I have only a few particular points to make. On p.7 n.30, S. Treggiari, Roman marriage (Oxford 1991) might be enlightening on the subject of marriage oaths; on p.15, Anchises’ presentation of the souls in the underworld is another good example of Vergil’s tendency to mix philosophies; on p.55, the assertion that Marcellus makes clear the claim that ‘the fall of Syracuse is justified in the light of its inhabitants’ impiety’ seems to disregard the problem of point of view—is Marcellus a reliable source? In 205 B.C. (pp.68-9), L. points out that, though there are no real prodigies at 29.10.4-8 apart from the ‘passing reference to rains of stones,’ the list does contain elements that tend to accompany prodigies, and suggests that this is due to Scipio, whose consulate transforms the pessimism of prodigies into optimism. Is it possible to go further, and to suggest that the Sybilline carmen portending victory is itself the prodigy? Livy reports the rains of stones in syntactical subordination to the consultation of the books that they occasion; all the emphasis is on the carmen which is thereby discovered, and which provokes an outbreak of repens religio (cf. 29.10.4 inuento carmine in libris Sibyllinis propter crebrius eo anno de caelo lapidatum inspectis…). More than simply causing their displacement, it seems that Scipio’s consulship produces good prodigies. L. suggests (p.76) that one reason for postponing the prodigy list of 202 till after Zama might be owing to its mention of the Ludi Apollinares, which were held in July; it might also be worth noting that annalistic material tends to be clumped together and that in such sections ‘real’ chronology can be ignored. On p.77, if 13 of the 17 prodigy lists in the third decade have been transformed in some way, many of them radically, a devil’s advocate might ask if we can therefore even speak of a ‘normal’ position?; p.81, n.13 cites Briscoe on the ‘confused syntax’ of 32.29.1, but the arrangement of the list of prodigies is quite artful (chiastic pair + interlocking pair + pair in adversative asyndeton), and the uariatio of quod + pluperf. passive ~ perf. participle (either with a form of esse understood or as a causal participle: cf. J. L. Catterall, TAPA 69 (1938) 317) ~ pluperf. active may be a case of Livian experimentation; at the top of p.108, ‘supplicatios‘ is odd; p.111, the cross-reference to p.62 is mysterious to me, unless it is to n.77 (?); on p.132, the quotation from Plutarch does not seem to me to support L.’s implicit claim that the Greek account gives Romulus’ prayer a genuine divine response; on p.137, one misses a reference to R.J. Penella on Tullus’ferocia ( CQ 40 (1990) 207-13), and on p. 140 to J. Rüpke, Domi militiae (Stuttgart 1990) on the fetial formula; in the middle of p.163 the slide from ‘suggesting that the relief from the plague may have come from the Romans’ piety’ to ‘the Romans lose divine support but then regain it through their piety’ (my emphasis) is quite slippery indeed; I am not sure that Camillus is really ‘contrasted’ with Romulus—say, rather, ‘compared’?—and would not describe the omen after Camillus’ speech as a reinforcement of his arguments (p.201)—it is rather the omen that finally persuades the people (cf. 5.55.1 sed [i.e. although Camillus moved his audience] rem dubiam decreuit uox opportune emissa). Finally, L. occasionally buries in the notes telling points that could strengthen his argument even more if they were in the text (I noted especially p.68, n.96, p.122, n.46, and p.213, n.26).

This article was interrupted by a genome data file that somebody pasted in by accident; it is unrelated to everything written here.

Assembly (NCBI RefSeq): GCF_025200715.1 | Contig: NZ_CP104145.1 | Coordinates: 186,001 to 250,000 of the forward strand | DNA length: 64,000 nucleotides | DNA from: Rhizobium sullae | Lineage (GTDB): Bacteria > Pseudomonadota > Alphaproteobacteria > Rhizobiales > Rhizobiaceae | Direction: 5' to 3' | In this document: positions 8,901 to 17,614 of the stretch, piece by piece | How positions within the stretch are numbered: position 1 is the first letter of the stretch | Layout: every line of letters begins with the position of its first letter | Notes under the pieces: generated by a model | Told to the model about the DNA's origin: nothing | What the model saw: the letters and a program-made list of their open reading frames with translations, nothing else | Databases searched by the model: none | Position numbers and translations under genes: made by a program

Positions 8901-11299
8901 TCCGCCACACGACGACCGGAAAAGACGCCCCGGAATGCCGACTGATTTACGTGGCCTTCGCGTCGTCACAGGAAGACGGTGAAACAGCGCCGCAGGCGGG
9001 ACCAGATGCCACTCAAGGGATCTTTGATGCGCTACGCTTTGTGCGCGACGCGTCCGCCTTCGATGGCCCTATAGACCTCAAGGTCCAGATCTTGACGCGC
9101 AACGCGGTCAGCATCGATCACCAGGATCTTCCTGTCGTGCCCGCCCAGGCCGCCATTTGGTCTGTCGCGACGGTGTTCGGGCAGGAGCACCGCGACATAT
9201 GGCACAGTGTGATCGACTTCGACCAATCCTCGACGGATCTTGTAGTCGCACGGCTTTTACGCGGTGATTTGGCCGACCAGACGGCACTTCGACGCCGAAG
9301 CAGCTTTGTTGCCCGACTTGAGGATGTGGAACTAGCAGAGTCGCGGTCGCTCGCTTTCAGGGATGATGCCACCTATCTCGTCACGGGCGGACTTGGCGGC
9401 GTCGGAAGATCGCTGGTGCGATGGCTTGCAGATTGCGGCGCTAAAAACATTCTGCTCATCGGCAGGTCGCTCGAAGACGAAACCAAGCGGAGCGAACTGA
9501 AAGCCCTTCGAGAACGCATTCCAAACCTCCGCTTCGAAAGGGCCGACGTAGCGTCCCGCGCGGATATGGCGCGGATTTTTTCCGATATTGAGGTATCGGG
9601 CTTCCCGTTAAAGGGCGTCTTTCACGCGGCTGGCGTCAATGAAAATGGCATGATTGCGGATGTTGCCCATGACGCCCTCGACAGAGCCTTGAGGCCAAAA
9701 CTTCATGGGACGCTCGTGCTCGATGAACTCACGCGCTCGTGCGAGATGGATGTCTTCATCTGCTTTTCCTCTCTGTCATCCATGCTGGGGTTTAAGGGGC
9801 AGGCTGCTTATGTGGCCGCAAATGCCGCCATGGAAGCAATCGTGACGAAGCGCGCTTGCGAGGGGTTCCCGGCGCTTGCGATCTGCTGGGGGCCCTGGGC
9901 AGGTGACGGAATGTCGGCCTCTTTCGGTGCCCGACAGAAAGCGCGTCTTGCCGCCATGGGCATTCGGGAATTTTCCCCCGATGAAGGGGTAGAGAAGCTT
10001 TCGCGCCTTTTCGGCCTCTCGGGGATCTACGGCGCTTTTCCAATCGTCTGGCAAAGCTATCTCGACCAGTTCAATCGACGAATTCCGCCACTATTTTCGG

But these are minor issues in an otherwise admirable and important study. L. ends his reading of the Ab urbe condita with a summation of the tendencies seen throughout the history, and with some suggestions as to how we might now read Livy, with special reference to the question of Livy’s relation to Augustus. L. singles out Livy’s ‘Romanness’ (p.243) and ‘the way in which Livy centres his treatment of religion around clear moral premises’ (244). In both cases, Livy simultaneously reflects and furthers tendencies visible in other works, written and architectural, of the Triumviral and early Augustan period. Now that ‘propaganda’ and ‘Augustan’ are no longer dirty words—nor, more importantly, words whose complexity can go unexplored—one can allow ‘Augustan’ influence on Livy’s views, including his religious position: as L. says, ‘it is in parts of his history that we can be certain were written under Augustus that we see this approach to religion dominating’ (p.245), but he stresses that there are many places where Livy decidedly ignores issues that were dear to the princeps‘ heart. If the emperor and the historian ‘understood each other,’ in Syme’s (in)famous phrase, it was because they were products of the same ideology whose roots go back to Cicero and beyond. It is through studies such as this one that Livy can begin to be seen as the sophisticated and innovative author that he was.